Saturday, February 8, 2014
Book Review: The Absolutist by John Boyne
Author: John Boyne
Enjoyment Rating: ****
This book would be rated: R for language and violence
It's 1919 and Tristan Sadler is one of the few who returned to England after the Great War. He's on a train on his way to Norwich to visit the sister of a a deceased soldier who had been in his training group, and deliver the letters she had written her brother. It becomes evident very quickly that Sadler is uncomfortable about the journey, about how Will died, and about himself. The story alternates between present-day (1919) reminiscences and flashbacks to the times Tristan and Will were together.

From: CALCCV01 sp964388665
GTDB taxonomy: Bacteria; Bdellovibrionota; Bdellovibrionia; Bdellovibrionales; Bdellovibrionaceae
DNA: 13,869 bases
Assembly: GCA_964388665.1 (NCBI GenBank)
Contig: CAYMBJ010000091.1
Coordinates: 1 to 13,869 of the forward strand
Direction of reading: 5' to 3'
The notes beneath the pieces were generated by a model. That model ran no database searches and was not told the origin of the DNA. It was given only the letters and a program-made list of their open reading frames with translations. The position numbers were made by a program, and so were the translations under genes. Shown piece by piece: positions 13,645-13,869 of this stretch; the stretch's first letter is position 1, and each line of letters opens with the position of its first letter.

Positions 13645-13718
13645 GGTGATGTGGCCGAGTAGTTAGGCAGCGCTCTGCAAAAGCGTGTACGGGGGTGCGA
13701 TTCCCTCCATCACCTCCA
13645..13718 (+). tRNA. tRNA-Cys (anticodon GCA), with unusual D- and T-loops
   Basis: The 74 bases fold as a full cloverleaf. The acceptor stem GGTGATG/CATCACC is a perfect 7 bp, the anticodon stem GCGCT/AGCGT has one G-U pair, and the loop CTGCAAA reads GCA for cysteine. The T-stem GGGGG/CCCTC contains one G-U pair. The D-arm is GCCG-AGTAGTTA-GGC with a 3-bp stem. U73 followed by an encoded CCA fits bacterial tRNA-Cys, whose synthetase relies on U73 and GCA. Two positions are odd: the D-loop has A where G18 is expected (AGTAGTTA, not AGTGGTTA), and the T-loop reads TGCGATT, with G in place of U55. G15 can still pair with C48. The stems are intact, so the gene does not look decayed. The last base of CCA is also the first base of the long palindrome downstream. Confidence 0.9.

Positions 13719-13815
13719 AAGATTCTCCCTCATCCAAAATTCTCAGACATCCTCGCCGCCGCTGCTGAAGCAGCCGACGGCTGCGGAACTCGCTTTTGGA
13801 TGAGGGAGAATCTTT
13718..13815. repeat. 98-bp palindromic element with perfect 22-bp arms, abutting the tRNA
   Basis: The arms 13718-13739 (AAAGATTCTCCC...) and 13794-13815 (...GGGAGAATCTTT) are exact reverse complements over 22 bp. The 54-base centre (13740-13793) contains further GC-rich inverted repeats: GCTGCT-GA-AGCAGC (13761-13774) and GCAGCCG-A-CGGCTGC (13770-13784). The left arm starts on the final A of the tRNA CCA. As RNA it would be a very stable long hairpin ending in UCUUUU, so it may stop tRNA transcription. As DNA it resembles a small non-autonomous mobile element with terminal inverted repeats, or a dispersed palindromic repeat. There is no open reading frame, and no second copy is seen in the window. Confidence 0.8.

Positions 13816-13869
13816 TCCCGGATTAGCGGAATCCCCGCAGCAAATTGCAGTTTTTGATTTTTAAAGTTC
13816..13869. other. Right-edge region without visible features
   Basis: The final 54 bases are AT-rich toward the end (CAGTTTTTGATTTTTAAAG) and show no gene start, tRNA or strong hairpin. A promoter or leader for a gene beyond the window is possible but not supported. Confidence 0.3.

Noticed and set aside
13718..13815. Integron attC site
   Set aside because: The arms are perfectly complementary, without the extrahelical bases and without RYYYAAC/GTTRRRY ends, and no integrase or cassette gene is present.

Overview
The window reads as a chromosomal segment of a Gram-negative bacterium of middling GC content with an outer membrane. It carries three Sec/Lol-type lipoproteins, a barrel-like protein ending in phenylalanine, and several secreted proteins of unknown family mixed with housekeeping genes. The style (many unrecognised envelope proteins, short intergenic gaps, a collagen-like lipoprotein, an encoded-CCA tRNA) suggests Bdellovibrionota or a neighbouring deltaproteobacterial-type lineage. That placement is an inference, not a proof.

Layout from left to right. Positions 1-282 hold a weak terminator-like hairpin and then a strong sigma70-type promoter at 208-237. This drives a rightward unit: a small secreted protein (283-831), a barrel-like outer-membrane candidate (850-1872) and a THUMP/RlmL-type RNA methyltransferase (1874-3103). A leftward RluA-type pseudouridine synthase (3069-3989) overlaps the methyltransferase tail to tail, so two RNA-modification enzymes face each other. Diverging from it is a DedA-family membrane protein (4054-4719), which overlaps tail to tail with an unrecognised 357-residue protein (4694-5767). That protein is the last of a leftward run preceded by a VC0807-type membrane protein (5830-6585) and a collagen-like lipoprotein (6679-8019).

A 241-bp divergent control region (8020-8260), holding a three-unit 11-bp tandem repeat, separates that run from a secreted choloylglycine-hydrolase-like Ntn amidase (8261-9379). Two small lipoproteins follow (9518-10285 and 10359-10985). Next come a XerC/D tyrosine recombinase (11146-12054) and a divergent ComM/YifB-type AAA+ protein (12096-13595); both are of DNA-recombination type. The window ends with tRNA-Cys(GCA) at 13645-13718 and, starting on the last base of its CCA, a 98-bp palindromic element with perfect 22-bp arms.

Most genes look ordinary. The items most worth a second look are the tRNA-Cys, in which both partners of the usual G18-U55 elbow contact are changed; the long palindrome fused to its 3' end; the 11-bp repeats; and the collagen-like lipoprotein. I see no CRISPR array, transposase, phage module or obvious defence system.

Readers quickly pick up on the fact that Tristan feels responsible for Will's death in some way, and that Will died in shame. Boyne keeps readers interested in both figuring out the puzzle of Will's death, and in the story happening in Norwich between Tristan and Will's sister. Clues to Tristan's secret seem fairly obvious in retrospect, but Boyne does an excellent job with his characters, with the pacing, and with creating the world of 1919. I especially enjoyed the final chapters, which took the story into the 1980s and created a plausible explanation for the existence of the novel.